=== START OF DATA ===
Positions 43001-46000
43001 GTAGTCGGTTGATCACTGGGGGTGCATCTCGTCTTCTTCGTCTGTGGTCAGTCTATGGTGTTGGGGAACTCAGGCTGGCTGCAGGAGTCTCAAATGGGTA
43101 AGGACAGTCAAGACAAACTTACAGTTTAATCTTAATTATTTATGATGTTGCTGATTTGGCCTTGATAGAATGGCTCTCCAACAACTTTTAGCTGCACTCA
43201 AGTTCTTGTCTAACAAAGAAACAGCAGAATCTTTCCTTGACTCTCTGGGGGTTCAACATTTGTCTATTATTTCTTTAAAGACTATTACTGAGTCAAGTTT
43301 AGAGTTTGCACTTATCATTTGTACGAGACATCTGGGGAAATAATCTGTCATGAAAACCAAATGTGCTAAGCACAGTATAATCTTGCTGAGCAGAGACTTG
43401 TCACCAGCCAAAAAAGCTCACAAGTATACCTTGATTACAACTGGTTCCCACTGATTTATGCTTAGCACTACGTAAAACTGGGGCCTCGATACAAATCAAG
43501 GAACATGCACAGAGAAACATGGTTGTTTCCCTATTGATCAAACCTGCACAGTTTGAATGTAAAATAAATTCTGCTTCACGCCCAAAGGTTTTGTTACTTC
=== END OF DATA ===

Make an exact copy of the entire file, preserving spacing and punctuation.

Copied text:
Positions 43001-46000
43001 GTAGTCGGTTGATCACTGGGGGTGCATCTCGTCTTCTTCGTCTGTGGTCAGTCTATGGTGTTGGGGAACTCAGGCTGGCTGCAGGAGTCTCAAATGGGTA
43101 AGGACAGTCAAGACAAACTTACAGTTTAATCTTAATTATTTATGATGTTGCTGATTTGGCCTTGATAGAATGGCTCTCCAACAACTTTTAGCTGCACTCA
43201 AGTTCTTGTCTAACAAAGAAACAGCAGAATCTTTCCTTGACTCTCTGGGGGTTCAACATTTGTCTATTATTTCTTTAAAGACTATTACTGAGTCAAGTTT
43301 AGAGTTTGCACTTATCATTTGTACGAGACATCTGGGGAAATAATCTGTCATGAAAACCAAATGTGCTAAGCACAGTATAATCTTGCTGAGCAGAGACTTG
43401 TCACCAGCCAAAAAAGCTCACAAGTATACCTTGATTACAACTGGTTCCCACTGATTTATGCTTAGCACTACGTAAAACTGGGGCCTCGATACAAATCAAG
43501 GAACATGCACAGAGAAACATGGTTGTTTCCCTATTGATCAAACCTGCACAGTTTGAATGTAAAATAAATTCTGCTTCACGCCCAAAGGTTTTGTTACTTC